As a junior at Duke University, GSSM has never been far from Anya Bali’s mind.
First introduced to GSSM through the Summer Science Program, now known as GoSciTech, Bali spent a few summers taking Chemistry and Digital Forensic Analysis camps. She thought she wanted to be a chemical engineer.
When she began the residential program, however, Bali discovered that even though GSSM is STEM-focused, she could also pursue classes and topics that went beyond typical engineering.
“I’ve always thought about entrepreneurship because of GSSM,” said Bali. “I had a class called Technology Ventures.”
Technology Ventures, an annual course offering, introduces the fundamentals of entrepreneurship while focusing on technology startups. The class reviews methods to identify potential technology-intensive commercial opportunities, gather resources and measure and manage rapid growth and risk.
During her January Interim, the three weeks before her second semester, Bali had the chance to visit several start-up firms and famous global technology companies in Silicon Valley.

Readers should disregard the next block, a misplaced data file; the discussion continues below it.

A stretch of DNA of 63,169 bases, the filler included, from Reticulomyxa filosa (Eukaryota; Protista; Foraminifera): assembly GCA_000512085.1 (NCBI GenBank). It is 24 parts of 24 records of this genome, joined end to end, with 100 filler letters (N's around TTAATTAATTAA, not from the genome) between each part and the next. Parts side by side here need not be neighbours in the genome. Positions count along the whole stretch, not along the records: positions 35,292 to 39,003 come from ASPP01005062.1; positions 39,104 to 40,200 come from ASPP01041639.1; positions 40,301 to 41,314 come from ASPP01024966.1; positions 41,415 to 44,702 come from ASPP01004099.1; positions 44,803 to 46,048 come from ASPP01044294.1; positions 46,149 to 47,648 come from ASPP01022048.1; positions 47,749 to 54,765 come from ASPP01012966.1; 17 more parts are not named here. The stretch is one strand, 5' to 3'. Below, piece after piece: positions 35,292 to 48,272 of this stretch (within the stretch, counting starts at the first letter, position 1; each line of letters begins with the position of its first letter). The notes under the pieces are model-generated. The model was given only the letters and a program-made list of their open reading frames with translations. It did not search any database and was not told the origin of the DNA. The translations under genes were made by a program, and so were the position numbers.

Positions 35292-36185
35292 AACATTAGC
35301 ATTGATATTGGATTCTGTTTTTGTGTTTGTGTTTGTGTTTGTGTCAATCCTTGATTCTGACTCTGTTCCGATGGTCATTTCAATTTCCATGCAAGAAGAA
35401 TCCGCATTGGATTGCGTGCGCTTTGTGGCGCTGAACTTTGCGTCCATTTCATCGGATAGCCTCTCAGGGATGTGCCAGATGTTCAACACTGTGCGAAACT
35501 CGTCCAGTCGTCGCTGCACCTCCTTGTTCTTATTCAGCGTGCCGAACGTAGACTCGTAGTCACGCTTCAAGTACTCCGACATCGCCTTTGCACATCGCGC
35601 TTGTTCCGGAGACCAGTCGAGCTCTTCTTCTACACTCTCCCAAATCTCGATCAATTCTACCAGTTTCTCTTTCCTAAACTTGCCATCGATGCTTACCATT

“At my old high school, there’s no way I could have gone to Silicon Valley for a week or taken classes from a Harvard MBA who was teaching us from Harvard curriculum,” she said. “There was always an encouraging atmosphere at GSSM and willingness to try new things.”
Now, as a psychology major and computer science minor at Duke, Bali is also pursuing her certification in innovation and entrepreneurship.
She is interning with RocketBolt, a software startup company that helps optimize sales leads for their clients. The opportunity to learn more about customer acquisition has allowed her to explore the business side of technology.
“I’ve always been interdisciplinary,” said Bali. “I get to combine all of these different things to make my path.”
Bali plans to head to Madrid, Spain, where she is studying abroad for the fall semester. But, eventually, Bali thinks her own startup might be in the cards. She has a strong passion for gender equality in the workplace and hopes to one day integrate that into her own company.
Her advice for GSSM students?
“You get out what you put in, so the more open you are to opportunities, the more that will come your way!"